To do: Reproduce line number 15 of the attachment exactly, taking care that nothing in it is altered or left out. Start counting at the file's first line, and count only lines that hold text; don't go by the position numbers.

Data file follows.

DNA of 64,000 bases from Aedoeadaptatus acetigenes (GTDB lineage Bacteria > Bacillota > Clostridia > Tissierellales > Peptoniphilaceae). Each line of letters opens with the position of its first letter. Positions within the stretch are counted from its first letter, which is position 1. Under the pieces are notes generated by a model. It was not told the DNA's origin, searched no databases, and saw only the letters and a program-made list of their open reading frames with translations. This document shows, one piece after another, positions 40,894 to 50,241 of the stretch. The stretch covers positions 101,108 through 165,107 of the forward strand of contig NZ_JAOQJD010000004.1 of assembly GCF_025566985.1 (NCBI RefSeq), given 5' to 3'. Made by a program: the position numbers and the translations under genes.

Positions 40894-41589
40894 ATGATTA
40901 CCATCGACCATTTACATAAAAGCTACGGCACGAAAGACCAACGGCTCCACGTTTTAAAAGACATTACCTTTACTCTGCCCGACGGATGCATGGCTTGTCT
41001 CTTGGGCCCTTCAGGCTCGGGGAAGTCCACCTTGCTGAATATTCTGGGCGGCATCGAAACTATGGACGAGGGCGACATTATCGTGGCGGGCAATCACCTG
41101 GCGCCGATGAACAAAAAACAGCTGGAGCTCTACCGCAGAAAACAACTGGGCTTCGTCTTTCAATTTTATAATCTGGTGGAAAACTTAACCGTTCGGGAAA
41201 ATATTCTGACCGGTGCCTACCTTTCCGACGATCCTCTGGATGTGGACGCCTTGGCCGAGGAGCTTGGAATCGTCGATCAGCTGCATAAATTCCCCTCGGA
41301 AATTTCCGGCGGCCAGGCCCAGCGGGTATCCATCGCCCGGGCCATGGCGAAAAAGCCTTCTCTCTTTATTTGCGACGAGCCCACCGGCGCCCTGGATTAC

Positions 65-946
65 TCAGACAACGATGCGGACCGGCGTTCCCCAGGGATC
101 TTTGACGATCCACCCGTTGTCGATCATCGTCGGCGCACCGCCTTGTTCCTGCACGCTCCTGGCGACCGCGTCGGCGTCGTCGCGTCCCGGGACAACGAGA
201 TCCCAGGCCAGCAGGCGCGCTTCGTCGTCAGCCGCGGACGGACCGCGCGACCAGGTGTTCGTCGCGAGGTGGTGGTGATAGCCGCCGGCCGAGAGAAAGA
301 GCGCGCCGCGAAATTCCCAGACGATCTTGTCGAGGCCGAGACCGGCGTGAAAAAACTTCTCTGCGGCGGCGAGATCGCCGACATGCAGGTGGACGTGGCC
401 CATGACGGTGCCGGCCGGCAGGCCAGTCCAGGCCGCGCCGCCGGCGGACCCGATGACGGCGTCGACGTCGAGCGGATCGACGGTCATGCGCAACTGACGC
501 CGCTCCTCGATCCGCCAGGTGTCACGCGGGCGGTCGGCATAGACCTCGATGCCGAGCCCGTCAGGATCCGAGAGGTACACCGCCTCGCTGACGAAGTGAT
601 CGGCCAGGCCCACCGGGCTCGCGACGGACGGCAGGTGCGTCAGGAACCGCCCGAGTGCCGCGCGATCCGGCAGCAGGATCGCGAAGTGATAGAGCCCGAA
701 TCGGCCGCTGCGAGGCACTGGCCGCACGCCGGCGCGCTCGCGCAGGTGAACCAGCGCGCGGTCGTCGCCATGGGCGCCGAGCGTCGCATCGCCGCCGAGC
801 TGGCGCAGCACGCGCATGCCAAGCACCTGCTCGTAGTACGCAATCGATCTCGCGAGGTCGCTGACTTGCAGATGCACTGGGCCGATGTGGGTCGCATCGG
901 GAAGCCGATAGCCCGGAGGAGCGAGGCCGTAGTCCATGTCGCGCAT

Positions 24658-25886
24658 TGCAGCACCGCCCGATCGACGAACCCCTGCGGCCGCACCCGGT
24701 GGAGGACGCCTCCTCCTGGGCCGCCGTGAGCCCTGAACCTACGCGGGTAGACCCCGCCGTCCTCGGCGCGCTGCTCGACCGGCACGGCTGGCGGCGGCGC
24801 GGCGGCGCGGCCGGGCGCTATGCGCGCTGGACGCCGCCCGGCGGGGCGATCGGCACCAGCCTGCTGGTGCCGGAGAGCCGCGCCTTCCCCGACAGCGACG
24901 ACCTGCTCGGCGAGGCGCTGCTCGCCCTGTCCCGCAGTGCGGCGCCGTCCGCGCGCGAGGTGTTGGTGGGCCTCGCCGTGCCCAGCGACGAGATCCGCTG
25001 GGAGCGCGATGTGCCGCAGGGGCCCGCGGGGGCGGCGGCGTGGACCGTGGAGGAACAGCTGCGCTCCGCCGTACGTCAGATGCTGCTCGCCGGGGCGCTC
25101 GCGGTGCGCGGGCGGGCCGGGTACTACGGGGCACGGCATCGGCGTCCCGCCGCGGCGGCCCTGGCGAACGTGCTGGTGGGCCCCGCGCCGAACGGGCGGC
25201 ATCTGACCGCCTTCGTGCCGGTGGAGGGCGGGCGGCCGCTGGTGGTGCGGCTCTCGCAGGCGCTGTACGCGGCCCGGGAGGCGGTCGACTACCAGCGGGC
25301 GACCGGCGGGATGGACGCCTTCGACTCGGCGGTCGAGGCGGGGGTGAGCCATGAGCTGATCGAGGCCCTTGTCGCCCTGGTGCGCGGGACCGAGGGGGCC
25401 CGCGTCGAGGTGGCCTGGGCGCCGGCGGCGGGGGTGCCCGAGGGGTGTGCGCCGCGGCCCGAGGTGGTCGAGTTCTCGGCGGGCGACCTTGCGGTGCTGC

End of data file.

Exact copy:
501 CGCTCCTCGATCCGCCAGGTGTCACGCGGGCGGTCGGCATAGACCTCGATGCCGAGCCCGTCAGGATCCGAGAGGTACACCGCCTCGCTGACGAAGTGAT